Citing the urgency of the need for nationwide policing reform, the City of Plainfield has formed a commission tasked with reviewing current policies and practices of the Plainfield Police Department.

On July 1, 2020, mayor Adrian O. Mapp announced that the City of Plainfield launched a George Floyd Police Reform Commission (GFPRC). The commission's goal is to review current policing policies and procedures of the Plainfield Police Department and make recommendations that will be submitted in a public report. The report will be submitted to the Governor's Office, the Union County Prosecutors Office, and the State Attorney General's Office.

The commission comprises a diverse group of Plainfield residents whose report and recommendations will be presented at the culmination of two private and two public sessions. The process is expected to take approximately one month from launch to presentation of the report. It is intended to be a temporary one-time commission.

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"Across the nation, there is a collective cry for an examination of the existing policies and procedures of Law Enforcement agencies, including the use of force guidelines. It is the responsibility of every municipality across the United States of America to review its existing Police operations regardless of whether there is a history of abuse or not. The purpose of this commission is not to accuse but to prevent. Our Police Department is one of the finest, and we want to ensure it stays that way" - Mayor Adrian O. Mapp.

Commission Members
Ashley S. Davis
is currently a member of the Plainfield Municipal Council representing the First Ward. She is a lifelong resident of Plainfield.  Her commitment to public service has guided her to focus her volunteerism efforts with organizations whose missions align with service, scholarship, and civic engagement.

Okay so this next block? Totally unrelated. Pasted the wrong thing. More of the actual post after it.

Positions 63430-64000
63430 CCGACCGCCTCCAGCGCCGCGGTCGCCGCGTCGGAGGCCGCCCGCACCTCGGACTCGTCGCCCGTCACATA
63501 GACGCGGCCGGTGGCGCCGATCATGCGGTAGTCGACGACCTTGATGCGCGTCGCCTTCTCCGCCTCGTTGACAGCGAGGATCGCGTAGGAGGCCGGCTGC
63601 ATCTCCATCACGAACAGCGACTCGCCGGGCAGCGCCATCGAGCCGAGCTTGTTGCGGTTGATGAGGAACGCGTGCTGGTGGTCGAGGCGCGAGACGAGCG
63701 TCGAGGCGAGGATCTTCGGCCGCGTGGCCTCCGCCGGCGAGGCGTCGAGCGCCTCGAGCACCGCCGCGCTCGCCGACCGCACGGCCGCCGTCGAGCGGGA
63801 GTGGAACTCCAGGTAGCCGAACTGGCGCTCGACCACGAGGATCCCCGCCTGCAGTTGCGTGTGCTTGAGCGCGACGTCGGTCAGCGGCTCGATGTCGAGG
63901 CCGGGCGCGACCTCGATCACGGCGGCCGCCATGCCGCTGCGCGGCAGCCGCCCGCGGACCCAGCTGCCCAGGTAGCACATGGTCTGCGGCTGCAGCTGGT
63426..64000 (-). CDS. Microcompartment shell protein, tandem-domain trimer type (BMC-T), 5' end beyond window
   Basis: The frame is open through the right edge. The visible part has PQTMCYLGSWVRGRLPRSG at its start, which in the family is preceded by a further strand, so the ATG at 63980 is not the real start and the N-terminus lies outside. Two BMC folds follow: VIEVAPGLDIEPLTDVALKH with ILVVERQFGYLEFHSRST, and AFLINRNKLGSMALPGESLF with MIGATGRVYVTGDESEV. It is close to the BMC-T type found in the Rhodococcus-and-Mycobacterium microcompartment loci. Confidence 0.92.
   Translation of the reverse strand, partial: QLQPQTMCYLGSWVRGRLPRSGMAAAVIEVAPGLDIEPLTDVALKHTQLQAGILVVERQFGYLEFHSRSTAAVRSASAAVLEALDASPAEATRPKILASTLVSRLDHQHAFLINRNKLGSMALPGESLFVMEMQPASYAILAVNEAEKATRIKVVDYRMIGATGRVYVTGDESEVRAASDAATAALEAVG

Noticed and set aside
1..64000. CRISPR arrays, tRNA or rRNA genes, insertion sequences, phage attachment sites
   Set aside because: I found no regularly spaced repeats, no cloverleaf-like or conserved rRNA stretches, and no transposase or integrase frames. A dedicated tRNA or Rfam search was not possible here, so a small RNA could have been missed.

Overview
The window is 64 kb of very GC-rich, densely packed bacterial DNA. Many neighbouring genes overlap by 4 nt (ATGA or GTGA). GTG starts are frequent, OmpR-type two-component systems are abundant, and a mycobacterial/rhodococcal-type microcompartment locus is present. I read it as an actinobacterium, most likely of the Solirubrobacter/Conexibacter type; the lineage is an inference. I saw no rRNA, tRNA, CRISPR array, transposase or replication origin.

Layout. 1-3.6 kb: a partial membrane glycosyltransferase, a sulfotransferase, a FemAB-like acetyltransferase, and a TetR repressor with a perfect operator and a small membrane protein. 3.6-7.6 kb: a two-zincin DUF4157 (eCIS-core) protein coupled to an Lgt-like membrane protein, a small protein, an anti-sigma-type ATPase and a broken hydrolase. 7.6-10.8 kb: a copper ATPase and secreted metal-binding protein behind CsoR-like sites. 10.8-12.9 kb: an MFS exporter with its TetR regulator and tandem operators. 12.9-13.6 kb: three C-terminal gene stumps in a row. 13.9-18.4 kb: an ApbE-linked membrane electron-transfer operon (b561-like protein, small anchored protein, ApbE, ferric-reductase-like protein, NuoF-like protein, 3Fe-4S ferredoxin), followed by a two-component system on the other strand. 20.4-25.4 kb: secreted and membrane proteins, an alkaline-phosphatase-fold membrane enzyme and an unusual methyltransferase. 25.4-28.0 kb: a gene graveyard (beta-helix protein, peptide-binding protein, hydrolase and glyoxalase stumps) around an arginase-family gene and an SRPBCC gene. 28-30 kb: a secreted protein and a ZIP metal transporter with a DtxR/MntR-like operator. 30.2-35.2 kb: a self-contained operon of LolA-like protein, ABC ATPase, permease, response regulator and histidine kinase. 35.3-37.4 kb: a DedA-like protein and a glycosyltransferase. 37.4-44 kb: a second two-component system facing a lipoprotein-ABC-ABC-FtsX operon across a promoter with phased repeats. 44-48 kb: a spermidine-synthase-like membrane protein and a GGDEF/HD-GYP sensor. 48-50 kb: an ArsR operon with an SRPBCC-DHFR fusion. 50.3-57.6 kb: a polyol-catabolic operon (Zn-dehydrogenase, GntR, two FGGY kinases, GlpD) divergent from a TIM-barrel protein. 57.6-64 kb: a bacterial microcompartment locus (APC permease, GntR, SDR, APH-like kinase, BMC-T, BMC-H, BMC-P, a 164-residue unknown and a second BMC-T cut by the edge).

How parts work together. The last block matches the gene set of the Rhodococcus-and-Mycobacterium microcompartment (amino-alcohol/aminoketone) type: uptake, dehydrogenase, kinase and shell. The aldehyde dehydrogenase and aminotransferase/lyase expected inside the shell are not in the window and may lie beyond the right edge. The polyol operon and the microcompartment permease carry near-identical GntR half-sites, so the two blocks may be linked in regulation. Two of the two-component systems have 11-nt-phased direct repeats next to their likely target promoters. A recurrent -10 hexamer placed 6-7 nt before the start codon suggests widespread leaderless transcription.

Reverend Dr. Aloyo is the senior pastor of La Iglesia Presbiteriana Nuevas Fronteras, a congregation composed of families from 17 Latin American countries and Asia. Rev. Aloyo is also Associate Dean for Institutional Diversity at Princeton Theological Seminary and Director of the Office of Multicultural Relations. For the past thirty-two years, Pastor Aloyo has served congregations in Brooklyn, NY., Queens, The Bronx, and Plainfield, NJ.  

Cathryn Diouf-Cole has lived in Plainfield for over 16 years, raising two sons here. She has a Masters in Urban Planning and used to work for the NYC affordable housing program. Previously, she served three years in the US Peace Corps in Senegal.

Raisa Baraka speaks as an eighteen(18) year old advocate for the Plainfield community and her generation. She believes that the progress of the consciousness of freedom and the funding toward black establishments will start the dismantlement of systemic racism.

Tuwisha Rogers-Simpson is a creative problem solver and specializes in multicultural marketing and consumers. The former Vice President of Strategic Partnerships for Urban One is responsible for over 15M of media revenue and partnership management with iconic brands such as Walmart, AT&T, and Prudential. MSNBC, NPR, and ESSENCE have recognized Tuwisha as a strategist, producer, and industry thought leader in multicultural culture, media, and consumer insights.

Bill Davis Was born in Newark and raised in Plainfield, NJ. He is an active member of the NAACP and the Peoples Organization for Progress, among others. He is the founding director of EPIC Vision Academy, a pre-college program for area high school students which provided tutoring and mentoring.  An adjunct professor at Rutgers in the Africana Studies Dept. Bill has participated in several international humanitarian efforts in Haiti, Cuba, Ghana, and South Africa.  He also serves on the Crossroads theatre board, assisting with community outreach.

Chris Estevez is a labor leader and social justice activist that was born and raised in Plainfield. He currently serves as President of the Latino Action Network and Executive Vice President of CWA Local 1037.

Bobby Gregory is a Thirty-two-year resident of Plainfield. He expresses his honor to serve on the George Floyd Police Reform Commission.  It is his hope and belief that Plainfield can become a model in building effective policing and deep community trust.

Canon Leroy Lyons was the rector of St. Mark's Episcopal Church here in the city for 42 years. He retired in 2012. Canon Lyons continues to live in Plainfield and is the father of four grown daughters.

The GFPRC is made up of a diverse group of five males and five females.

Editor's Note: We reached out to ask about the tenth person on the commission.  According to Communications Director Jazz Clayton-Hunt, "The 10th person does not wish to be named in the Press Release."